Meet the slow loris, the only existing venomous primate. This adorable creature, whose big eyes and timid demeanor have garnered it internet fame and media attention, is now threatened with extinction as they become increasingly popular as pets. Wildlife Alliance rescues these small mammals from markets and poachers where they are sold as pets or for traditional medicine.
Pey was rescued from a market on the outskirts of Phnom Penh by a well-meaning Cambodian who purchased her in an attempt to save her from a trader. She was found terrified, stressed, and in desperate need of medical attention.
Slow lorises are the only venomous primates in the world, and can secrete a toxin from glands located on their elbows, which when mixed with their saliva, produces a toxic bite. In order to sell her as a pet, Pey’s teeth had been painfully clipped off. Unfortunately, this means that she will have to live at Phnom Tamao Wildlife Rescue Center so keepers can ensure she receives proper care and a sufficient diet, which would be impossible for her in the wild.
Although Pey will never be able to return to the forest, you can help keep her happy and comfortable, and ensure the best possible future for her by making a sponsorship!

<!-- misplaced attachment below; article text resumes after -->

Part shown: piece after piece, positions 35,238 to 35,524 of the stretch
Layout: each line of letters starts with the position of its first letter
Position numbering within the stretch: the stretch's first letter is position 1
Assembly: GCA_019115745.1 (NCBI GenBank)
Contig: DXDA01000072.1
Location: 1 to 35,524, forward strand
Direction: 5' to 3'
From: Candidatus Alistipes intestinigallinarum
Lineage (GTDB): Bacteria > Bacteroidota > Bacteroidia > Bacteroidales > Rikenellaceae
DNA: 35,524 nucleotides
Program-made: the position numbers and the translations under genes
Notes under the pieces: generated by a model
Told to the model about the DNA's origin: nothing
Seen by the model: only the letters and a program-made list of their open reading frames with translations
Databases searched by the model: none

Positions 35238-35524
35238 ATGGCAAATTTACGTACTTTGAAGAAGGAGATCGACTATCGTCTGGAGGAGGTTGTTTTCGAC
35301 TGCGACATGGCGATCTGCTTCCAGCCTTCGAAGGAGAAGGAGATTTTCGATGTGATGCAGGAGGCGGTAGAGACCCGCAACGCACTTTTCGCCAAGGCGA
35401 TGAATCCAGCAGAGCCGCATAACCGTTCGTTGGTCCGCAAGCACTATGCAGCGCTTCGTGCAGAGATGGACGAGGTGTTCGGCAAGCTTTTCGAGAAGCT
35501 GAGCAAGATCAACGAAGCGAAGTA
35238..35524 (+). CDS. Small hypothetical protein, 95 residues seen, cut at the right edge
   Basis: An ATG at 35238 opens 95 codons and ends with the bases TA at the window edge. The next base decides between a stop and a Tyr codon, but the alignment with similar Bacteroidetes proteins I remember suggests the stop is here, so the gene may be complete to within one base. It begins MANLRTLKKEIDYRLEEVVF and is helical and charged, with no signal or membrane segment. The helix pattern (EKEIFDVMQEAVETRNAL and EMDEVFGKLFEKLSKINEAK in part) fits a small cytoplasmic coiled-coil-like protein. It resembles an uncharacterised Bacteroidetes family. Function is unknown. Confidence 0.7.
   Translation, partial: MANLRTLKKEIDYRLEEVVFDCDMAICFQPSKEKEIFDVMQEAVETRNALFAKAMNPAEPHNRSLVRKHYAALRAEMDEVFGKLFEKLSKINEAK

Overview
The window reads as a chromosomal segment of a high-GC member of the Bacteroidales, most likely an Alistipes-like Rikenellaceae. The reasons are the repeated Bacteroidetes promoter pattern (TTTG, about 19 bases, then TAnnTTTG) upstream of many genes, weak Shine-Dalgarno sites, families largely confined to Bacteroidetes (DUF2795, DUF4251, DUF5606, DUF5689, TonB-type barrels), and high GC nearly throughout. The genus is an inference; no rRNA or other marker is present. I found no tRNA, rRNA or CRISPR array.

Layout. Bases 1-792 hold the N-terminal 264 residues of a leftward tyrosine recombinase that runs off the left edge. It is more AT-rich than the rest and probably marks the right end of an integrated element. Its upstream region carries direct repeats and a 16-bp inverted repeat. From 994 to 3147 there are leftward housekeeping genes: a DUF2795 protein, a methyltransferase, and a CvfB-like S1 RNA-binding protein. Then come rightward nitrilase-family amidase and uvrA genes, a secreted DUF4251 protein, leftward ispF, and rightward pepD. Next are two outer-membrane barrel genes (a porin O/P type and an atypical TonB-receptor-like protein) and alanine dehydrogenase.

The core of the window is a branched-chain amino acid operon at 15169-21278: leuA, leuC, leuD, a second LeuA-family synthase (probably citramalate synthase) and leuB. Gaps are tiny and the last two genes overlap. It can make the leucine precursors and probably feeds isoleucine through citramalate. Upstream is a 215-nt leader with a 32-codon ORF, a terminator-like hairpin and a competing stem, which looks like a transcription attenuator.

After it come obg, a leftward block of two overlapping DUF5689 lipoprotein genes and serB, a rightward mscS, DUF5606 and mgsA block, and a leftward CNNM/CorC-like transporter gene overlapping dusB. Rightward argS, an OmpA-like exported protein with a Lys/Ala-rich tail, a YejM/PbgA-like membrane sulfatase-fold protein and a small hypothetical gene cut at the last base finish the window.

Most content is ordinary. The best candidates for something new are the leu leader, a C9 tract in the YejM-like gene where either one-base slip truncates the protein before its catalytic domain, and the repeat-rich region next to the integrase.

4 ways you can help Slow Lorises
- It is important not to like or share slow loris videos online or take photos with lorises used as tourist attractions! These animals might look cute being tickled or fed rice balls, or shown as attractions along streets and beaches, but they are actually suffering. Lorises lift their arms when they are threatened, and these nocturnal animals are extremely sensitive to bright light. If you see a slow loris used as a tourist attraction in Cambodia, please call our Wildlife Rescue Hotline at +855-12-500-094 or email email@example.com.
- Join us on Facebook, Twitter, and Instagram and help us raise awareness about the slow loris tourist and pet trade with your friends.
- Slow lorises are hunted for their use in traditional medicine, as well as for the pet and tourist trade. Help the Wildlife Rapid Rescue Team put an end to this insidious trade before it is too late by making a gift today.
- Make a Sponsorship! Your gift will help care for rescued and victimized animals.